A New Hope, Anakin Skywalker, Attack of the Clones, Darth Maul, Darth Vader, Empire Strikes Back, Episode I, Episode II, Episode III, Episode IV, Episode V, Episode VI, George Lucas, Han Solo, Hayden Christiansen, Leia Organa, Luke Skywalker, Movies, Obi-Wan Kenobi, Padme Amidala, Qui-Gon Jinn, Return of the Jedi, Revenge of the Sith, Star Wars, The Phantom Menace
I watched all six Star Wars movies, for the umpteenth time, within the past week, and I’ve noticed all kinds of things about the Star Wars storyline that bug me. Some of these things I’ve noticed before, others I had never really thought about.
The first thing wrong with Episode I is Jar Jar Binks. I doubt I actually need to explain this or go into detail.
Secondly, at the beginning of the movie, when pinned against a wall by two droidekas, Obi-Wan and Qui-Gon use the force to run faster than a speeder and disappeared before you could blink an eye. So, at the end of the movie, while Qui-Gon is fighting Darth Maul and Obi-Wan is trying to get back to the dual after having fallen several stories, Obi-Wan fails not just once, but twice to use the Knight Speed ability to run through the force fields that for some reason go up and down at regular intervals. Had Kenobi used this ability he would have been there in plenty of time to help Qui-Gon. That’s not to say that Qui-Gon would have been saved, but come on. He has the ability. He knows he has the ability. And he’s used it before. Why wouldn’t he use it now?
The next thing that bothered me, and this one recurs throughout the saga, is when Qui-Gon, Obi-Wan, Padme, and the rest of the gang flee Naboo in the Queen’s ship. There is a blockade of battleships occupying an area of space beside Naboo. So do our heroes fly the other way? Do they then enter hyperspace somewhere else while avoiding this blockade altogether? No. The fly straight at it, thus necessitating their side quest to Tatooine where they fatefully meet Anakin. There were far better, and plausible, ways to have our heroes coincidentally and fortuitously happen upon a child fathered by the Force (really, Lucas? You had to steal Jesus’ thunder and the immaculate conception that was solely his?). These folks flying straight into the blockade makes them look foolish and senseless.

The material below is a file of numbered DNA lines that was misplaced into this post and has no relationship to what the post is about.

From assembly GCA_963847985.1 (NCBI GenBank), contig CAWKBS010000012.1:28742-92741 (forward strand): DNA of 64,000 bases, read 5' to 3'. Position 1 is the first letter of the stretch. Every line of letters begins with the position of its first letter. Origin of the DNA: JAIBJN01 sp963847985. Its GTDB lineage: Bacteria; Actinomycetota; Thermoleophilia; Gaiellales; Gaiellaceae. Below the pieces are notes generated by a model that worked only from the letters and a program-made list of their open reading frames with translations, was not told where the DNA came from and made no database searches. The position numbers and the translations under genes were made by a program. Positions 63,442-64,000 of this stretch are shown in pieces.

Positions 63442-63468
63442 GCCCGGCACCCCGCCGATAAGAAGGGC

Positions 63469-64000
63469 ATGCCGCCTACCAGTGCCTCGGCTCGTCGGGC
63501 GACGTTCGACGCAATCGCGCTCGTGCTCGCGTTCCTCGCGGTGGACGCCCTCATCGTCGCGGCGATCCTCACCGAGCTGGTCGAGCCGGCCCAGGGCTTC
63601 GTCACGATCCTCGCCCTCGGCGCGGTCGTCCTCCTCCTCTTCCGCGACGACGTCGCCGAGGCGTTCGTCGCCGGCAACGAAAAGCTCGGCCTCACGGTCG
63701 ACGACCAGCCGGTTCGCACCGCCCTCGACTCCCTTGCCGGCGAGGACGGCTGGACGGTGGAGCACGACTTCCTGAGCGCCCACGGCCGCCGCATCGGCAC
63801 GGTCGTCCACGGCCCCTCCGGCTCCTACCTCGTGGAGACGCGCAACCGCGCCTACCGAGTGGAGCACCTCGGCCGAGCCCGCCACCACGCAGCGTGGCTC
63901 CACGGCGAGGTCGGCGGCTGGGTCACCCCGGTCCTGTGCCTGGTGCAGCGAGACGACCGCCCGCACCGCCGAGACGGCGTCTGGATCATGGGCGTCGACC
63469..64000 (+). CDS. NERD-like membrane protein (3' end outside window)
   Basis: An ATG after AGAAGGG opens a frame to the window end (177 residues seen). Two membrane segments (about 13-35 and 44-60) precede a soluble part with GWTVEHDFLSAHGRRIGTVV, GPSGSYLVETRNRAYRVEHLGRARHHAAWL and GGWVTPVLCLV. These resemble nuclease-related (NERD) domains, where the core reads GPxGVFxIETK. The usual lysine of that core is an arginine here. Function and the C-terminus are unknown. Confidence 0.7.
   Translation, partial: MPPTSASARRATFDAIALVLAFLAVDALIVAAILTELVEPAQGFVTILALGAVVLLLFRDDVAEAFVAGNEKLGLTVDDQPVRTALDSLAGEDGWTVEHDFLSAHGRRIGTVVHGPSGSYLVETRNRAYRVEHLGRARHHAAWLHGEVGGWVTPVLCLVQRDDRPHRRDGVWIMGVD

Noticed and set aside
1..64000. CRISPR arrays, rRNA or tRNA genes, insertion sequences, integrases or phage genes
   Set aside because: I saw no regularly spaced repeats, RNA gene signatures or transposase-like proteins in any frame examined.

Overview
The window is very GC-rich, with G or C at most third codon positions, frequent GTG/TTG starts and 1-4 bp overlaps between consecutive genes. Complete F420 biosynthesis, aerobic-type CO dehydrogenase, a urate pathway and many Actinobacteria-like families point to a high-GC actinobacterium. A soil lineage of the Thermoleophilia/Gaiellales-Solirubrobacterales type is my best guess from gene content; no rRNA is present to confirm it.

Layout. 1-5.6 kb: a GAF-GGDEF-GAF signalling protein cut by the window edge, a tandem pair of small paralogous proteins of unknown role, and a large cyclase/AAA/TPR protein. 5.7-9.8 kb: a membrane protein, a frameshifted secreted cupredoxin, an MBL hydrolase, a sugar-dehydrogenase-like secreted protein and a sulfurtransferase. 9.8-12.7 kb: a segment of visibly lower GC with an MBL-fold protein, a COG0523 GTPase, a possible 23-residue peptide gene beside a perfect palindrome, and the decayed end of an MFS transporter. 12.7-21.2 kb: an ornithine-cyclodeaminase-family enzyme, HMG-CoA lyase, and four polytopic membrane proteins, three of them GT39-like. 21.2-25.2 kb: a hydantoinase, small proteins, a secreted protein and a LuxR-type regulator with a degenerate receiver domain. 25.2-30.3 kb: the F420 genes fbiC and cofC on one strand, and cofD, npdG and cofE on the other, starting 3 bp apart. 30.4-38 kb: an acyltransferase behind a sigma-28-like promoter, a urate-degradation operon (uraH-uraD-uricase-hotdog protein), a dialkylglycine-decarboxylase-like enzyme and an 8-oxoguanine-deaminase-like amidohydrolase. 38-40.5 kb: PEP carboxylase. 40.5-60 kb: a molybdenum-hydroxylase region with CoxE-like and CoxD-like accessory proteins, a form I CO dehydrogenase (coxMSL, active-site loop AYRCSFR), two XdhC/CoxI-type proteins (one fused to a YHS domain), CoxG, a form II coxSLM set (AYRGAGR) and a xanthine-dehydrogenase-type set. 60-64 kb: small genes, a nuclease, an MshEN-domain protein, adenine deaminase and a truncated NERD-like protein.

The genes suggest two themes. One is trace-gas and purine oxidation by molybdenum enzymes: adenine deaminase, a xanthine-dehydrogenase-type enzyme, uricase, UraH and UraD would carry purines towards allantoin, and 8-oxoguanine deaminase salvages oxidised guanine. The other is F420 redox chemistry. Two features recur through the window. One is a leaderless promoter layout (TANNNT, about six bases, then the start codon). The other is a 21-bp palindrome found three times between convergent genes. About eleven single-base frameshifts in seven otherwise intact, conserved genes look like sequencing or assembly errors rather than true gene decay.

Also, the (re)introduction of C-3PO and R2-D2 into this trilogy created inconsistencies with the original trilogy. The first of which is the meeting of Obi-Wan and R2 in Episode IV. They have no idea who each other are even though they worked together multiple times during the Clone Wars in addition to the Trade Federation blockade of Naboo. Episode III closed this loophole with 3PO by having his memory wiped at the end of the movie. No such act was performed on Artoo. And, as mentioned in my Episode II rant the other day, Artoo has thrusters with which he can use to fly in the prequel trilogy, but he, for some reason, doesn’t have them in the OT.